Teddy Roosevelt’s 10 Rules For Reading: Seek Enjoyment, Spurn Fads, Read What You Like


Ted­dy Roo­sevelt seems to us a para­dox today, and did in his time as well: A man’s man hunter, cow­boy, and war hero, who sup­pos­ed­ly saved the game of foot­ball from extinc­tion (Roo­sevelt wor­ried that ban­ning the game would pro­duce “mol­ly­cod­dles instead of vig­or­ous men”); also, a Har­vard-edu­cat­ed New York pro­gres­sive and tree­hug­ging con­ser­va­tion­ist hero, who re-defined pres­i­den­tial style with Brooks Broth­ers three-piece suits and uni­forms. And for all of his pub­lic hero­ics, Roo­sevelt was also a dot­ing father who gave his nick­name to the most uni­ver­sal­ly cud­dly species of bear. Per­haps some of the best rep­re­sen­ta­tions of Roo­sevelt’s per­son­al ethos are pho­tographs of his com­bi­na­tion library and gun room, hung with hunt­ing tro­phies and skins in the home he built for his fam­i­ly in Oys­ter Bay, New York (below—see more at the appro­pri­ate­ly named “Art of Man­li­ness”).


One sig­nif­i­cant rea­son Roo­sevelt could embody seem­ing­ly wide­ly diver­gent traits was that he was a devour­er of books, read­ing tens of thou­sands in his life­time, absorb­ing thou­sands of points of view from every pos­si­ble source. But Roo­sevelt did not read the way we do today—rapidly tak­ing in infor­ma­tion for its own sake, with auto­mat­ed ser­vices com­pil­ing rec­om­men­da­tions from the meta­da­ta (a phe­nom­e­non Susan Jaco­by has indict­ed as part of our hyper-par­ti­san, group­think cul­ture). He read accord­ing to his whim, putting plea­sure ahead of prof­it and dis­dain­ing fads and rigid cul­tur­al norms. He was, lit­er­ary site Book Riot sup­pos­es, “prob­a­bly the most well-read pres­i­dent, and per­haps one of the most well-read men in all of his­to­ry.”

Book Riot points us toward a few pages of Roosevelt’s auto­bi­og­ra­phy, in which—amidst picaresque chap­ters like “In Cow­boy Land” and heavy ones like “The Pres­i­den­cy; Mak­ing an Old Par­ty Progressive”—Roosevelt paus­es to detail his thoughts on read­ing in a par­tic­u­lar­ly prag­mat­ic chap­ter titled “Out­doors and Indoors.” Although Roo­sevelt does not present his con­tem­pla­tion as an eas­i­ly digestible list of rules, as is the fash­ion now, Book Riot has seen fit to con­dense his thought. Below see the first five of their list, “Ted­dy Roosevelt’s 10 Rules for Read­ing.” I’d be will­ing to bet that if every­one fol­lowed Teddy’s advice, we could up the woe­ful nation­al lit­er­a­cy quo­tient with­in a few short years.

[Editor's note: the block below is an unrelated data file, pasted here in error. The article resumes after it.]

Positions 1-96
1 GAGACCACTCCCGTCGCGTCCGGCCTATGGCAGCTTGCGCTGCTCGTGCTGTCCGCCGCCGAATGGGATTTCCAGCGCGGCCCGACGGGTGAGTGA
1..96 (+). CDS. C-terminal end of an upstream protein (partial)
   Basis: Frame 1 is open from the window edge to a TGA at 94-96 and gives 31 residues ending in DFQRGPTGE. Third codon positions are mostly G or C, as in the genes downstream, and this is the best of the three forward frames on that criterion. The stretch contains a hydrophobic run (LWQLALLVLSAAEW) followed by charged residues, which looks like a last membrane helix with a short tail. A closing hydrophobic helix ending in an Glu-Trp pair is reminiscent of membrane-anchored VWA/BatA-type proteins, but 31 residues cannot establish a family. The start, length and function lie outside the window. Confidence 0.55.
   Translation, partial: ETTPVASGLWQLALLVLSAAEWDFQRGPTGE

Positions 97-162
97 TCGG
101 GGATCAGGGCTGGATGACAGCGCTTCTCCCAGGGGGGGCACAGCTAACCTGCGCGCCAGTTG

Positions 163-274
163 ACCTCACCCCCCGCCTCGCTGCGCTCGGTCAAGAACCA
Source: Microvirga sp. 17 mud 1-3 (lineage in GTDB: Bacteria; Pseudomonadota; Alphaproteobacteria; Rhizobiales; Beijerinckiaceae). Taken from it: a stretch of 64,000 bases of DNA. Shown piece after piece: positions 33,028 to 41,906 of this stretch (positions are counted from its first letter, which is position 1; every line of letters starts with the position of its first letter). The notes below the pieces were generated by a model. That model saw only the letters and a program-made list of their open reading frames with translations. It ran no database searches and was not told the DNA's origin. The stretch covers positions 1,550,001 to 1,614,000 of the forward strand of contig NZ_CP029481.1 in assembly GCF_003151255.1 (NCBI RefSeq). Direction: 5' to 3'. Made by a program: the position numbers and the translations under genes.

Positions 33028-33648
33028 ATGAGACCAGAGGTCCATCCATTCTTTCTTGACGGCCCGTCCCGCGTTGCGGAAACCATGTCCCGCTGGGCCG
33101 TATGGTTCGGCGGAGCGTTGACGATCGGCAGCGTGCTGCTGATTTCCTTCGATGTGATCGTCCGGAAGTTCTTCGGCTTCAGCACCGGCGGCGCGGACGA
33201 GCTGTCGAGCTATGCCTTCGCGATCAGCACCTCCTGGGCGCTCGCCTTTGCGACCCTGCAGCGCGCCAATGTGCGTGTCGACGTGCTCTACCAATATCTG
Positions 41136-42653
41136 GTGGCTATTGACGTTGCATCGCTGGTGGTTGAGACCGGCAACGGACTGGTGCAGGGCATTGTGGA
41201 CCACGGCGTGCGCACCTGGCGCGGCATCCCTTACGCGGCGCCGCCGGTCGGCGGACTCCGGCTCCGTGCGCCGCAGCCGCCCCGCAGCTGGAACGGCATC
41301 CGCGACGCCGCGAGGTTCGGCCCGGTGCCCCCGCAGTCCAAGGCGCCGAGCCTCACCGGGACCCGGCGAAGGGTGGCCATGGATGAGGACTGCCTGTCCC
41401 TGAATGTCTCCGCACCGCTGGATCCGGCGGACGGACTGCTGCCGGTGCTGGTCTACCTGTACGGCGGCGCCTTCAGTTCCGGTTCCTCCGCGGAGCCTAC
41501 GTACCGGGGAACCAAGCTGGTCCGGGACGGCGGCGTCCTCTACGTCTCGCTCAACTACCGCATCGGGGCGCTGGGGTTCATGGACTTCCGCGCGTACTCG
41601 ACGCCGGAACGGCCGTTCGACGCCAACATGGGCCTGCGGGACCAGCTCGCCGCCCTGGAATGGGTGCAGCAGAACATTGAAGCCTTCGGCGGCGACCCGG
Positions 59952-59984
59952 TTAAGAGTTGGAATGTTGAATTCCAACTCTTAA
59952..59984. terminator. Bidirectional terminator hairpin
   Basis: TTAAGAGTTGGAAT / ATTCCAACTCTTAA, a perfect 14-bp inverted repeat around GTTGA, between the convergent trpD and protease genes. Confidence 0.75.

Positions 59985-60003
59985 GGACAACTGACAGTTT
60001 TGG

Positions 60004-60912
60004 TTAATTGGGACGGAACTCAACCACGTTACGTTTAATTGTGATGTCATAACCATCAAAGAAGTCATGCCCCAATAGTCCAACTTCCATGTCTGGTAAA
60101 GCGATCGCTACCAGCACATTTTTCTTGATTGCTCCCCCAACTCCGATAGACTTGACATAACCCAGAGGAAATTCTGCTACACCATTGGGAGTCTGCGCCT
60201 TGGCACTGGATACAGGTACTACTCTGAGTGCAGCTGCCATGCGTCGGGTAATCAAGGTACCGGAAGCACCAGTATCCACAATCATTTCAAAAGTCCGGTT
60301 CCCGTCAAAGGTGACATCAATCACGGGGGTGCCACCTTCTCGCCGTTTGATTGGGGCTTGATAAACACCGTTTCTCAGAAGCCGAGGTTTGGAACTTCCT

1. “The room for choice is so lim­it­less that to my mind it seems absurd to try to make cat­a­logues which shall be sup­posed to appeal to all the best thinkers. This is why I have no sym­pa­thy what­ev­er with writ­ing lists of the One Hun­dred Best Books, or the Five-Foot Library [a ref­er­ence to the Har­vard Clas­sics]. It is all right for a man to amuse him­self by com­pos­ing a list of a hun­dred very good books… But there is no such thing as a hun­dred books that are best for all men, or for the major­i­ty of men, or for one man at all times.”

2. “A book must be inter­est­ing to the par­tic­u­lar read­er at that par­tic­u­lar time.”

3. “Per­son­al­ly, the books by which I have prof­it­ed infi­nite­ly more than by any oth­ers have been those in which prof­it was a by-prod­uct of the plea­sure; that is, I read them because I enjoyed them, because I liked read­ing them, and the prof­it came in as part of the enjoy­ment.”

4. “The read­er, the booklover, must meet his own needs with­out pay­ing too much atten­tion to what his neigh­bors say those needs should be.”

5. “He must not hyp­o­crit­i­cal­ly pre­tend to like what he does not like.”

Head over to Book Riot for the remain­ing five of Roo­sevelt’s “rules,” along with some wit­ty com­men­tary.

Relat­ed Con­tent:

‘The Right of the Peo­ple to Rule’: Lis­ten to Theodore Roo­sevelt Speak­ing 100 Years Ago Today

Study Finds That Read­ing Tol­stoy & Oth­er Great Nov­el­ists Can Increase Your Emo­tion­al Intel­li­gence

Ernest Hem­ing­way Cre­ates a Read­ing List for a Young Writer, 1934

Josh Jones is a writer and musi­cian based in Durham, NC. Fol­low him at @jdmagness

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